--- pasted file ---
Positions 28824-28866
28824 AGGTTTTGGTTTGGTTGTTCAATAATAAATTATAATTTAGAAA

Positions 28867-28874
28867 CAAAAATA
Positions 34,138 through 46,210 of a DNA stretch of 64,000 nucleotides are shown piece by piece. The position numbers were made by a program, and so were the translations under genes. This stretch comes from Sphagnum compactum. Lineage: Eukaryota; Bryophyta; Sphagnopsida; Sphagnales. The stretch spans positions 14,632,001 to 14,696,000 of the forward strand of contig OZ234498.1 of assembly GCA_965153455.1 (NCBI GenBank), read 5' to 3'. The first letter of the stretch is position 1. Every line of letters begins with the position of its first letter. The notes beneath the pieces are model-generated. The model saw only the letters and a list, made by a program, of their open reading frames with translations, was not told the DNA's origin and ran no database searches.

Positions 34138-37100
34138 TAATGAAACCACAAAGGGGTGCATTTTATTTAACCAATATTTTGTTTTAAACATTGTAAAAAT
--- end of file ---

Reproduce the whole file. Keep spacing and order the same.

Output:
Positions 28824-28866
28824 AGGTTTTGGTTTGGTTGTTCAATAATAAATTATAATTTAGAAA

Positions 28867-28874
28867 CAAAAATA
Positions 34,138 through 46,210 of a DNA stretch of 64,000 nucleotides are shown piece by piece. The position numbers were made by a program, and so were the translations under genes. This stretch comes from Sphagnum compactum. Lineage: Eukaryota; Bryophyta; Sphagnopsida; Sphagnales. The stretch spans positions 14,632,001 to 14,696,000 of the forward strand of contig OZ234498.1 of assembly GCA_965153455.1 (NCBI GenBank), read 5' to 3'. The first letter of the stretch is position 1. Every line of letters begins with the position of its first letter. The notes beneath the pieces are model-generated. The model saw only the letters and a list, made by a program, of their open reading frames with translations, was not told the DNA's origin and ran no database searches.

Positions 34138-37100
34138 TAATGAAACCACAAAGGGGTGCATTTTATTTAACCAATATTTTGTTTTAAACATTGTAAAAAT